Privacy Pass HTTP API

Document Type Active Internet-Draft (privacypass WG)
Author Steven Valdez 
Last updated 2021-01-05
Replaces draft-svaldez-pp-http-api
Stream Internet Engineering Task Force (IETF)
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Network Working Group                                          S. Valdez
Internet-Draft                                                Google LLC
Intended status: Informational                            5 January 2021
Expires: 9 July 2021

                         Privacy Pass HTTP API


   This document specifies an integration for Privacy Pass over an HTTP
   API, along with recommendations on how key commitments are stored and
   accessed by HTTP-based consumers.

Status of This Memo

   This Internet-Draft is submitted in full conformance with the
   provisions of BCP 78 and BCP 79.

   Internet-Drafts are working documents of the Internet Engineering
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   This Internet-Draft will expire on 9 July 2021.

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   Copyright (c) 2021 IETF Trust and the persons identified as the
   document authors.  All rights reserved.

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   Please review these documents carefully, as they describe your rights
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Table of Contents

   1.  Introduction
     1.1.  Terminology
     1.2.  Layout
     1.3.  Requirements
   2.  Privacy Pass HTTP API Wrapping
   3.  Server key registry
     3.1.  Key Registry
     3.2.  Server Configuration Retrieval
   4.  Key Commitment Retrieval
   5.  Privacy Pass Issuance
   6.  Privacy Pass Redemption
     6.1.  Generic Token Redemption
     6.2.  Direct Redemption
     6.3.  Delegated Redemption
   7.  Security Considerations
   8.  IANA Considerations
     8.1.  Well-Known URI
   9.  Normative References
   Author's Address

1.  Introduction

   The Privacy Pass protocol as described in
   [draft-davidson-pp-protocol] can be integrated with a number of
   different settings, from server to server communication to browsing
   the internet.

   In this document, we will provide an API to use for integrating
   Privacy Pass with an HTTP framework.  Providing the format of HTTP
   requests and responses needed to implement the Privacy Pass protocol.

1.1.  Terminology

   We use the same definition of server and client that is used in
   [draft-davidson-pp-protocol] and [draft-davidson-pp-architecture].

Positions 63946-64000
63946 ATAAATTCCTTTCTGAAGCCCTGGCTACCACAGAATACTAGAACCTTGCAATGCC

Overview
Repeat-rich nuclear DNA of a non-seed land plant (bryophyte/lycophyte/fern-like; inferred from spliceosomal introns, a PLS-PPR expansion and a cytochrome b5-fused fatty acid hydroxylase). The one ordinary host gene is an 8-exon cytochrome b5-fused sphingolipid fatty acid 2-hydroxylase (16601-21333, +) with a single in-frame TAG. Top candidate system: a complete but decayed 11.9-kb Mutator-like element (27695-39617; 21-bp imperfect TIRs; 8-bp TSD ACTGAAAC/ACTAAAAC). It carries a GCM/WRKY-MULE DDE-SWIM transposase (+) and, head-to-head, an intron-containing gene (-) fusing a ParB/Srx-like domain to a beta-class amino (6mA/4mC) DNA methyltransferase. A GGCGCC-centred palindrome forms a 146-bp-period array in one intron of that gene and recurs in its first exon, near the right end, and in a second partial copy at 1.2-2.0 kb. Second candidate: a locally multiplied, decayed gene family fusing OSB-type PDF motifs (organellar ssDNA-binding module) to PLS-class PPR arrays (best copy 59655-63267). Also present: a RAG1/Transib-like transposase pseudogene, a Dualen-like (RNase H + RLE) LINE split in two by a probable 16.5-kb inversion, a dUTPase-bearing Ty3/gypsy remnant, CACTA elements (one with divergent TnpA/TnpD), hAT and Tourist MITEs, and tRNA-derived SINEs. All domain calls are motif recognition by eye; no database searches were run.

We assume that all protocol messages are encoded into raw byte format
   before being sent.  We use the TLS presentation language [RFC8446] to
   describe the structure of protocol messages.

1.2.  Layout

   *  Section 2: Describes the wrapping of messages within HTTP

   *  Section 3: Describes how HTTP clients retrieve server
      configurations and key commitments.

   *  Section 5: Describes how issuance requests are performed via a
      HTTP API.

   *  Section 6: Describes how redemption requests are performed via a
      HTTP API.

1.3.  Requirements

   The key words "MUST", "MUST NOT", "REQUIRED", "SHALL", "SHALL NOT",
   document are to be interpreted as described in [RFC2119].

2.  Privacy Pass HTTP API Wrapping

   Messages from HTTP-based clients to HTTP-based servers are performed
   as GET and POST requests.  The messages are sent via the "Sec-
   Privacy-Pass" header.

   "Sec-Privacy-Pass" is a Dictionary Structured Header
   [draft-ietf-httpbis-header-structure-15].  The dictionary has two

   *  "type" whose value is a String conveying the function that is
      being performed with this request.

   *  "body" whose value is a byte sequence containing a Privacy Pass
      protocol message.

   Note that the requests may contain addition Headers, request data and
   URL parameters that are not specified here, these extra fields should
   be ignored, though may be used by the server to determine whether to
   fulfill the requested issuance/redemption.

3.  Server key registry

   A client SHOULD fetch a server's current public key information prior
   to performing issuance and redemption.  This configuration is
   accessible via a "CONFIG_ENDPOINT", either provided by the server or
   by a global registry that provides consistency and anonymization
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